Risperdal, Invega and other antipsychotic drugs can cause serious side effects like arrhythmia (irregular heartbeat) and sudden cardiac death.
Risperdal, Invega and other atypical antipsychotic drugs were developed and marketed as safer alternatives to first-generation antipsychotic medications. Unfortunately for the millions of people who used these drugs, the drugs come with a number of serious side effects, including life-threatening heart issues.
Numerous studies show these antipsychotic drugs can interfere with the electrical impulses that regulate heart rhythm, causing cardiac arrhythmias that can lead to cardiac arrest and death. Invega is also linked to a rapid heartbeat.
In a 2009 study published in the New England Journal of Medicine, researchers found that users of atypical antipsychotic drugs had a rate of sudden cardiac death that was similar to first-generation antipsychotic drugs – more than twice the rate for nonusers.
According to a black-box warning on Risperdal and Invega labels, dementia patients with psychosis who are treated with these drugs are at increased risk of cardiovascular death.
Still, Risperdal ranks among the most frequently prescribed medications in the world, generating billions for its manufacturer, Janssen Pharmaceuticals, a subsidiary of Johnson & Johnson. Risperdal was once J&J’s best-selling drug, topping $24 billion in worldwide sales between 2003 and 2010. Global sales for a related drug, Invega, reached $424 million for 2010.
Arrhythmia (Irregular Heartbeat)
Despite widely held assumptions of safety, all antipsychotic drugs are associated with increased risk of arrhythmia, or irregular heartbeat. That includes Risperdal and Invega.
A 2002 study evaluated risk of arrhythmia and cardiac arrest in schizophrenic patients treated with risperidone (Risperdal), clozapine, thioridazine, or haloperidol between 1993 and 1996. According to the study, patients using these drugs had rates of arrhythmia and cardiac arrest between 1.7 and 3.2 times higher than that of a control group – even though members of that control group were older than the patients taking antipsychotic drugs – and rates of death between 2.6 and 5.8 times higher.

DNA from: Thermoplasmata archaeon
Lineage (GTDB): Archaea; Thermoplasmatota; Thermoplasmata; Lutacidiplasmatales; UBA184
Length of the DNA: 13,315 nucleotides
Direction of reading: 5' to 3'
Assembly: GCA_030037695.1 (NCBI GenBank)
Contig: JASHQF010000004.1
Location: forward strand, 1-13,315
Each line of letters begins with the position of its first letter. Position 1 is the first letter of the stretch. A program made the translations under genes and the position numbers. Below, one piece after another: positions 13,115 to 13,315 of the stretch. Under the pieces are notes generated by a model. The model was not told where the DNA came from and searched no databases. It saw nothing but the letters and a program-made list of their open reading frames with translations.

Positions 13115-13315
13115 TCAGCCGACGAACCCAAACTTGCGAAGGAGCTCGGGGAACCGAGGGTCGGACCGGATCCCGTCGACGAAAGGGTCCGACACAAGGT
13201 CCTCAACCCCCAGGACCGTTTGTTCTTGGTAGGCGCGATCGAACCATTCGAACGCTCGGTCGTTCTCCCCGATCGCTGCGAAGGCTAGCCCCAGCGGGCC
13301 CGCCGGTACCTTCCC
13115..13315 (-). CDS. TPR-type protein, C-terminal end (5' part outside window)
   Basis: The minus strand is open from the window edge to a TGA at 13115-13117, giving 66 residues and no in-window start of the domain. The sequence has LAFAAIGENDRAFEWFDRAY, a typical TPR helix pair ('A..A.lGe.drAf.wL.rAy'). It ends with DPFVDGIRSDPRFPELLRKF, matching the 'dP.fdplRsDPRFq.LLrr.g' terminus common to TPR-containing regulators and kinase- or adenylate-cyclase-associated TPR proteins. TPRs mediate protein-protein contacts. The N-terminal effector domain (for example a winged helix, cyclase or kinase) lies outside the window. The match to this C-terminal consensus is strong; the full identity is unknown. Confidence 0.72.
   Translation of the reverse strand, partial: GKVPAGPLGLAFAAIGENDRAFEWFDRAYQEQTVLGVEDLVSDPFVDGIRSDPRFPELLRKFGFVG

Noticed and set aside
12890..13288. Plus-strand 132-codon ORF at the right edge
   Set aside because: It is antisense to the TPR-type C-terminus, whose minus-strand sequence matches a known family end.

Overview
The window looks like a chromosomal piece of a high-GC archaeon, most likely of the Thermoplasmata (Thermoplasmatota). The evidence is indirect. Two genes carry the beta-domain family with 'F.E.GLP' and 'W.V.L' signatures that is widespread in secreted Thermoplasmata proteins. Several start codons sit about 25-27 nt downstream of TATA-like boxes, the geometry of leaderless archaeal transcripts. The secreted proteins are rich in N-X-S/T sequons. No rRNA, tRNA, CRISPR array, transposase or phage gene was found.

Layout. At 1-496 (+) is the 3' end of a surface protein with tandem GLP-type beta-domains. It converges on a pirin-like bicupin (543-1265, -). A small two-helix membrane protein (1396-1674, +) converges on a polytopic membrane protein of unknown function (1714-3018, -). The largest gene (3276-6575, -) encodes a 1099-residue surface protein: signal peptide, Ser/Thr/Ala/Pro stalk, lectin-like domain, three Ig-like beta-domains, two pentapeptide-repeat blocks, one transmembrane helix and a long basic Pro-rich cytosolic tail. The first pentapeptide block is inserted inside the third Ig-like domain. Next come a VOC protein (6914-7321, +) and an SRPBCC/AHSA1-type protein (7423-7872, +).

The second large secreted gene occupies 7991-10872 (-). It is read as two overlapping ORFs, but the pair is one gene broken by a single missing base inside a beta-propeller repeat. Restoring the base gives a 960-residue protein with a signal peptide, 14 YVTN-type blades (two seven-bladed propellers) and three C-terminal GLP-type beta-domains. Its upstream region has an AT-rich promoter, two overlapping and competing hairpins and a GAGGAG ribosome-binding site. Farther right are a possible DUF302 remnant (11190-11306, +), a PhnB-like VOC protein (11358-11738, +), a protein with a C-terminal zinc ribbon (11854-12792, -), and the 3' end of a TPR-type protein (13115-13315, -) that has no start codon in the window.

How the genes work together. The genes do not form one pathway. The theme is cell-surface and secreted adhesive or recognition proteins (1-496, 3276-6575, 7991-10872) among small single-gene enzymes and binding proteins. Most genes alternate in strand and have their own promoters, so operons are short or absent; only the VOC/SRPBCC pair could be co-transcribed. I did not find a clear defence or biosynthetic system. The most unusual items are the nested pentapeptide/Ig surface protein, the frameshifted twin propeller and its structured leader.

Of the four drugs evaluated, Risperdal had the highest risk of cardiac arrest, arrhythmia and death, and surprisingly, that risk increased with lower doses of the drug.
Other heart issues associated with Risperdal include metabolic changes that can increase the risk of disease, such as hyperglycemia, diabetes, dyslipidemia and weight gain.
Increasing Safety Concerns
As an ever-growing body of evidence emerges showing serious side effects and health risks associated with antipsychotics, many health care professionals are voicing concerns over increasing use of the drugs, especially in the most vulnerable patients – elderly adults and children.
According to some studies, up to 40 percent of Alzheimer’s patients who live in nursing homes are on Risperdal or another atypical antipsychotic drug that carries similar risks. The number of children and adolescents on these drugs is rising rapidly as well, increasing by nearly eight times in children and four times in adolescents since 1993.
Also of concern is the fact that much of that increase is in off-label use for the treatment of conditions for which the efficacy of the drug has not been demonstrated, such as ADHD or Alzheimer’s disease.
Hundreds of lawsuits were filed because of Risperdal injuries and deaths, so if you or a loved one is among the many millions of individuals who has been prescribed Risperdal, close medical monitoring for its side effects is essential.